faces, in a small chamber. In one exper-iment, all internal surfaces of the cham-
Miniplenum – 70% RH
(gypsum board and ceiling tile), simu-lating a plenum. The peak HCl concen-
tration found was only 10% of the theo-retical concentration.
A computer fire model also was devel-oped to assess HCl transport and decay
as seen in these experiments.50 Themodel, which is capable of predictingHCl decay whether it originates from
source,51 has now been incorporatedinto the NIST fire hazard assessmentmodel (HAZARD I).52
large-scale experiments.45, 53-55 The first
range as that of many other materials.
long air conditioning duct.53 Here, 3,000
PVC PERFORMANCE IN
burns, it releases HCl, which is irritat-
gases in that its concentration in the gas
the ignition source itself (a wood crib).
that the vinyl panels generated so littleheat or smoke is that most of the vinyl
and NIST , involved PVC cablesinstalled in concealed spaces in hotels.
The outcome was that cables with thefire performance of PVC were unlikelyto add significantly to the fire risk asso-ciated with the other materials present.
16. V. Babrauskas, “Upholstered Furniture Room
1. C.F. Cullis and M.M. Hirschler, “The
Furniture Calorimeter Data, and Flashover
Combustion of Organic Polymers,” Oxford
Predictions,” J. Fire Sciences, 2, 5-19 (1984).
17. V. Babrauskas and J.F. Krasny, “Prediction of
2. M.M. Hirschler, “Recent developments in flame-
Upholstered Chair Heat Release Rates from
retardant mechanisms,” in “Developments in
Bench-Scale Measurements,” in “Fire Safety.
Polymer Stabilisation,” Vol. 5 (G. Scott, editor),
Chapter 5, pp. 107-52, Applied Science Publ.,
(T.Z. Harmathy, editor), p. 268, American
Society for Testing and Materials, Philadelphia
3. C.J. Hilado, “Flammability Handbook of
Plastics,” 3rd Ed., Technomic Publishing,
18. L.H. Breden and M. Meisters, “The effect of
sample orientation in the smoke density cham-
4. A.H. Landrock, “Handbook of Plastics
ber,” J. Fire and Flammability, 7, 234 (1976).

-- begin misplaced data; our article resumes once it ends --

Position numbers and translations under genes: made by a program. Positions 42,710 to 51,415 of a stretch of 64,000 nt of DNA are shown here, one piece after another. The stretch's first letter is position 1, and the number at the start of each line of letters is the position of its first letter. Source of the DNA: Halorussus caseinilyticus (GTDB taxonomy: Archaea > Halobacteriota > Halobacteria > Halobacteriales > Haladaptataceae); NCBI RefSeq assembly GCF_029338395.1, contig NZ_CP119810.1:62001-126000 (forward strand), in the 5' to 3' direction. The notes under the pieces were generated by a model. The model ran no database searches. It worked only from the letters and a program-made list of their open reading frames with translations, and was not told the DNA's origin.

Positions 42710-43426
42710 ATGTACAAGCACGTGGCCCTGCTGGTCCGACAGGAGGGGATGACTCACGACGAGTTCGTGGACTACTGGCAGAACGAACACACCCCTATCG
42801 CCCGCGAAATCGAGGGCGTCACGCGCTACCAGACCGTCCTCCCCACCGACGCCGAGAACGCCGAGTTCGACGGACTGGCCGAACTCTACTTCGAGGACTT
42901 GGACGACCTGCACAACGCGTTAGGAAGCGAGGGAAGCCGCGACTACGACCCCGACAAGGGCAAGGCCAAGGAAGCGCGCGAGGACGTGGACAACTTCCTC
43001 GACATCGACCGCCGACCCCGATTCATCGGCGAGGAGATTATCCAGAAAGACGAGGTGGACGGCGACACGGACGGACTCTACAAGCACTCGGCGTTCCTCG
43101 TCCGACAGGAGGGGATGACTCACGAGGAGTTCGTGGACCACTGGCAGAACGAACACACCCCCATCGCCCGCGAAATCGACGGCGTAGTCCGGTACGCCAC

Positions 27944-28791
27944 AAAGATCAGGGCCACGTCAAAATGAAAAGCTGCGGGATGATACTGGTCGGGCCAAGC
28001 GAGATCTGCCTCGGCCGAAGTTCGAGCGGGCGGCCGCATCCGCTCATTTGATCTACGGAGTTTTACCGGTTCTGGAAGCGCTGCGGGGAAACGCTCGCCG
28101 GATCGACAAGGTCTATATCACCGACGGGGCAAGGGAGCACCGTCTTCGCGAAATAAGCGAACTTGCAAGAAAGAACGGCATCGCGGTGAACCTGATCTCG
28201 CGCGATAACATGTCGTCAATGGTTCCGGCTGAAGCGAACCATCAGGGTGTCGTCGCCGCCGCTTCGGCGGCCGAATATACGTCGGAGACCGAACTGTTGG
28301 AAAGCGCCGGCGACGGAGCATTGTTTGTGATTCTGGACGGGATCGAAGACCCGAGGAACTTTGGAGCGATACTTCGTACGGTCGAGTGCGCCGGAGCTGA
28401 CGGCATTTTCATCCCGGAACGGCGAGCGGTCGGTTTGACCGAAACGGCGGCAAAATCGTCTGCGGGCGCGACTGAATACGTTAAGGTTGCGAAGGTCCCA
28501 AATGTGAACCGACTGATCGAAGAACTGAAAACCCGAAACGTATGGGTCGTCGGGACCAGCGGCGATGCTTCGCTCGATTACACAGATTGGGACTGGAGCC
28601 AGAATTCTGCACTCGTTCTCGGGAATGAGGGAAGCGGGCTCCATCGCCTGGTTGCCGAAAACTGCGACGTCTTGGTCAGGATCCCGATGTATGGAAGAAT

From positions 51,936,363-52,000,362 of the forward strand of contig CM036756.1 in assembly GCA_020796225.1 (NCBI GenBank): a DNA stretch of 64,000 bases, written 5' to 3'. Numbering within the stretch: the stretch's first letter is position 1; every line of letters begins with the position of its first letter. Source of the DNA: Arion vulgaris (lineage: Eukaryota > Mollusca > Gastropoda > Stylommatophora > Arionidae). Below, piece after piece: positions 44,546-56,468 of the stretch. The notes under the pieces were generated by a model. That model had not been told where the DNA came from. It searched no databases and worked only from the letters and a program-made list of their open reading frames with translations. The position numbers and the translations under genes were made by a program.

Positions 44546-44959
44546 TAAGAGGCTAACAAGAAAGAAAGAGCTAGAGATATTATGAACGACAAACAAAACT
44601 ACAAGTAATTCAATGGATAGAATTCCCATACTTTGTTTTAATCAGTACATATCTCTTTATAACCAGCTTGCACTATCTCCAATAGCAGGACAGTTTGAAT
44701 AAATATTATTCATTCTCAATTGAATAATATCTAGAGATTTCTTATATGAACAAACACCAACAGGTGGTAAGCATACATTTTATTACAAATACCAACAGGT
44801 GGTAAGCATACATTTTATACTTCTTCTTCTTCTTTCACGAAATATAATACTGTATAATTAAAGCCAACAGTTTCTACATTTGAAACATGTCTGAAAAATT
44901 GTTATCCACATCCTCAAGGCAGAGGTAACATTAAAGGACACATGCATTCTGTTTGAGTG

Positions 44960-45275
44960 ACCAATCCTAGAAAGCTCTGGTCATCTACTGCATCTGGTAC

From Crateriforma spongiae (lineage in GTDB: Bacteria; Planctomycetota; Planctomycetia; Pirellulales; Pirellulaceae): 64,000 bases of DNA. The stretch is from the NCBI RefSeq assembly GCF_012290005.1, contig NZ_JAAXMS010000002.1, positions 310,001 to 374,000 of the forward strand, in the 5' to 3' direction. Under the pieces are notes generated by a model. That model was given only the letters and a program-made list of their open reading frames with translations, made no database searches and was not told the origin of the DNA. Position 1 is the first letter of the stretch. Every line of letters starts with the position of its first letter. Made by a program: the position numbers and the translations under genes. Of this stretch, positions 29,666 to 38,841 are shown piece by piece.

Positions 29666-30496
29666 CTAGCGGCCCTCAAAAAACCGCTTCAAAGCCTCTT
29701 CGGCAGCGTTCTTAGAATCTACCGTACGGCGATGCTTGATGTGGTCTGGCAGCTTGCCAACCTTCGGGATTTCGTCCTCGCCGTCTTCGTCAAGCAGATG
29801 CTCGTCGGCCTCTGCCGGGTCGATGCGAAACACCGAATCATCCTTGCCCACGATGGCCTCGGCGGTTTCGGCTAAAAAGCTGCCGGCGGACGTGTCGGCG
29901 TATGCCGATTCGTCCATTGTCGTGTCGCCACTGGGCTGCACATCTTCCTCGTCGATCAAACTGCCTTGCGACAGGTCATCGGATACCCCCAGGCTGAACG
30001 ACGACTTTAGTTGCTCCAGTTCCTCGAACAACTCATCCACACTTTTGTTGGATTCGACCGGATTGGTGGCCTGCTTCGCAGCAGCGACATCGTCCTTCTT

Flammability and Combustion Toxicology,”
19. V. Babrauskas, “Applications of Predictive
Smoke Measurements,” J. Fire and Flammability,
5. M.M. Hirschler, “Fire hazard and toxic potency
of the smoke from burning materials,” J. Fire
20. J.G. Quintiere, “Smoke measurements: an assess-
ment of correlations between laboratory and full-
6. M.M. Hirschler, “Heat release from plastic mate-
scale experiments,” Fire and Materials, 6, 145
rials,” Chapter 12 a, in “Heat Release in Fires,”
Elsevier, London, UK, Eds. V. Babrauskas and
21. V. Babrauskas, “Use of the Cone Calorimeter
for Smoke Prediction Measurements,” in SPE
7. E.D. Weil, M.M. Hirschler, N.G. Patel, M.M.
RETEC conference on “PVC: THE ISSUES,”
Said and S. Shakir, “Oxygen Index: correlations
to other fire tests,” Fire and Materials, 16,
22. M.M. Hirschler, “How to measure smoke obscu-
ration in a manner relevant to fire hazard assess-
8. D.W. Belles, F.L. Fisher and R.B. Williamson,
ment: Use of heat release calorimetry test equip-
“How well does the ASTM E84 predict fire per-
ment,” J. Fire Sciences, 9, 183-222 (1991).
formance of textile wallcoverings”? Fire J.,
23. G.F. Smith and E.D. Dickens, “New low smoke
thermoplastics to meet new needs in the market-
9. V. Babrauskas, “Effective Measurement
place,” in Proceedings of the 8th International
Techniques for Heat, Smoke and Toxic Fire
Conference on Fire Society (C.J. Hilado, editor),
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Product Safety, p. 227-42, San Francisco (1983).
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October 24-25, London, UK, # 4 (1988).
A. Stolte and D. Malek, “Further Development
10. V. Babrauskas and S.J. Grayson, “Heat Release
of a Test Method for the Assessment of the Acute
in Fires,” Elsevier, London, UK (1992).
Inhalation Toxicity of Combustion Products,”National Bureau of Standards NBSIR 82-2532
11. V. Babrauskas and R.D. Peacock, “Heat Release
Rate: The Single Most Important Variable in FireHazard,” Fire Safety J., 18, 255-72 (1992).
25. L.J. Casarett, in “Toxicology — The Basic
Science of Poisons,” (L. Casarett and J. Doull,
12. E.E. Smith, “Heat Release Rate of Building
editors), Macmillan, New York, p. 24 (1975).
Materials,” in “Ignition, Heat Release andNoncombustibility of Materials, ASTM STP
26. S.M. Debanne, M.M. Hirschler and G. L. Nelson,
502,” (A.F. Robertson, editor), p.119, American
“The importance of carbon monoxide in the toxi-